Stadia preview: hands-on with Google’s new gaming platform

Is Google Stadia the future of gaming? We went hands-on with the new platform to try and find out...

This article comes from Den Of Geek US, who tried out Google Stadia at the Game Developers Conference 2019.

Google’s newly announced Stadia platform promises to bring Triple-A games onto any device that can run Google Chrome, as long as you have a good enough internet speed to make a connection with Google’s Data Centres (which will stream the content over the web and remove the need for a console).

It’s a very enticing pitch, but much of its success hinges on how well the games perform in practice. At GDC, we had the chance to get hands-on with Stadia, playing Assassin’s Creed Odyssey straight from the cloud. The experience created some optimism for the upcoming service, though there are still plenty of questions left unanswered that could make or break the platform’s prospects.

Visually, AC Odyssey seemed to be running fine, shaping up nicely at 1080p and 30 FPS, though a Google employee did state that the signal from the Google Data Centre was streaming at 60 FPS. The game was running on a Google Pixelbook laptop at each of the stations we tested on the show floor, and for the most part, the visuals looked console-quality, though some of the stations seemed to show a bit more artifacting, distorting the graphics at points.

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This could have been due to the fact that the screens at the display stations weren’t super high-quality gaming monitors, or that the internet connections varied in strength at the two Stadia booths, which were in separate buildings across the street from each other (both were running on Ethernet connections). It was hard to tell exactly what caused these noticeable graphical inconsistencies, but at the end of the day, the game felt very smooth at all of the stations and certainly didn’t appear to be downgraded in any massively major way.

That being said, Google’s Data Centre is 50 miles away from the convention centre in San Francisco, and the Bay Area is an incredibly well-connected region, so if graphical inconsistencies were due to the internet connection, one has to wonder how well Stadia will do in other regions. Google has recommended a 25 Mbps connection for Stadia, and we’d wager that performance will almost certainly vary depending on where you live and how close you are to one of Google’s Data Centres.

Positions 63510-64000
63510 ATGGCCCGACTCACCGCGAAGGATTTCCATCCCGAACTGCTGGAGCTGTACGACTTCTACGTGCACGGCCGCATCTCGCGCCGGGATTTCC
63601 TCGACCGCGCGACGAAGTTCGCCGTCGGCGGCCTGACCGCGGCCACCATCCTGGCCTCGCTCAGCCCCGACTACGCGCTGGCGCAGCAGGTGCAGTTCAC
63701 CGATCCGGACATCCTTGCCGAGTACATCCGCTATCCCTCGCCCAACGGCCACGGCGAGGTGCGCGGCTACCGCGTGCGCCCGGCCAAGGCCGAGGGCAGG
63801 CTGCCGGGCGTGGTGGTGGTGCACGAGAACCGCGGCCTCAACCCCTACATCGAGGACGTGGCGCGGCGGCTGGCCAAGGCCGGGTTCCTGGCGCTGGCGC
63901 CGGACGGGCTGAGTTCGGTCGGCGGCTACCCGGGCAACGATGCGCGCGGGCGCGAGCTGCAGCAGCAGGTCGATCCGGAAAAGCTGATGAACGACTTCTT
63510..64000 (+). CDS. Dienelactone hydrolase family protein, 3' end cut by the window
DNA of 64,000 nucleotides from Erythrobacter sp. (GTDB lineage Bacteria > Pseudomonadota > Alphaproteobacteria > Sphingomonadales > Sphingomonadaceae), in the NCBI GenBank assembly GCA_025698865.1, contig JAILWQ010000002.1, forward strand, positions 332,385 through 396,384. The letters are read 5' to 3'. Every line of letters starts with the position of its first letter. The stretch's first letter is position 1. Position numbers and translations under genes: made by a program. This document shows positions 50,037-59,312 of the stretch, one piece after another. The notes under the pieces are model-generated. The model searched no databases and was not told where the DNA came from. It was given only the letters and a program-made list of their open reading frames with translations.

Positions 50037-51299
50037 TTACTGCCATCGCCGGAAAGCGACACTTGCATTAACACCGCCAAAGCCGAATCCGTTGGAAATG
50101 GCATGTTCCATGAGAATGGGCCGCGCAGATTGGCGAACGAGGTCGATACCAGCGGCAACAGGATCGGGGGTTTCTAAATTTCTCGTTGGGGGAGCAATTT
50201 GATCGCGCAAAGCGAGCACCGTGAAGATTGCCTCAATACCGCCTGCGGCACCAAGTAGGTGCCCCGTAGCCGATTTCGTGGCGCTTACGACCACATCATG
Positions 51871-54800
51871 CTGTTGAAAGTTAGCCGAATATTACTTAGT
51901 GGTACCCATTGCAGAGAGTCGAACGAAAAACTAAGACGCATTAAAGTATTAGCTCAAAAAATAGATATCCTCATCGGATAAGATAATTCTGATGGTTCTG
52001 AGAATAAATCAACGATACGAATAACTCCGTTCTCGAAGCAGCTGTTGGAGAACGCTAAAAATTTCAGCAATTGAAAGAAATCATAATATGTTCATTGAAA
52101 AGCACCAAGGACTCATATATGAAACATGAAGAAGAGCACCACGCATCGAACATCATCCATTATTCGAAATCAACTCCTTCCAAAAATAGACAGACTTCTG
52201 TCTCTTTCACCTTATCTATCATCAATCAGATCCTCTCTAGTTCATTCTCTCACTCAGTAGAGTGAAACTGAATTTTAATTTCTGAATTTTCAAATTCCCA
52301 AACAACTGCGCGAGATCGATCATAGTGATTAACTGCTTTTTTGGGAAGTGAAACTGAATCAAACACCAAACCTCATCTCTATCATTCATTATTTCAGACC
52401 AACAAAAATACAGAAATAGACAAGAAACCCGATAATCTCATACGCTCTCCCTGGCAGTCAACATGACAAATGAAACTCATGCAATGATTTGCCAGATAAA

There wasn’t much of a perceptible latency issue during my time playing AC Odyssey, but latency isn’t as critical for a game in which reaction time isn’t as key to gameplay. A Google employee told me that the latency should be imperceptible to human eyes, and with Assassin’s Creed, it certainly felt responsive enough.

At the convention, we were also able to go hands-on with Stadia’s Doom Eternal PC demo. The game was running at a lightning-fast 60 fps at 1080p, though there were some caveats. Doom was running on a version of Stadia that’s meant for developers.

The visuals looked fantastic when spectating, but latency was definitely noticeable once you started playing using the station’s mouse and keyboard. The cursor lagged behind my movements ever so slightly, which is of course less than desirable for a twitch shooter like Doom. The nearby Google representatives insisted that latency would not be an issue at launch.

Stadia is being advertised as “for everyone,” in the sense that it will make major games quickly and readily available to all players, and it looks to deliver on that promise. Accessibility and ease of use is the focus here, and the ability to jump into a game you’re watching someone play on YouTube by simply clicking a button is an interesting prospect, though this functionality was only showcased in a video on the show floor, and we weren’t able to try it out.

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In person, Stadia provides what appears to be an adequate gaming experience, though there were too many variables in play on the show floor to make a concrete assessment of the platform.

Google’s new controller wasn’t available to try on the show floor (Logitech controllers acted as stand-ins) and were instead on display in glass cases, and there were no Stadia menus or HUDs to be seen either, so the platform’s UI is still a big question mark as well. And of course, Stadia’s as-yet-unannounced price will be one of the biggest defining factors in its success.

Based on what we saw on the GDC floor, it seems possible that gamers who already have a console or a decent PC won’t necessarily choose to play a game like Assassin’s Creed Odyssey on Stadia over their existing set-ups. But if you’re travelling or fancy playing in bed on a Chrome-running device, Google’s new platform seems like a suitable option for the masses. For competitive gamers and fans of games requiring ultra-low latency, however, Stadia still has yet to prove it can provide an ideal gaming experience.

Stadia will launch in 2019 and we’re expecting more info from Google in the summer…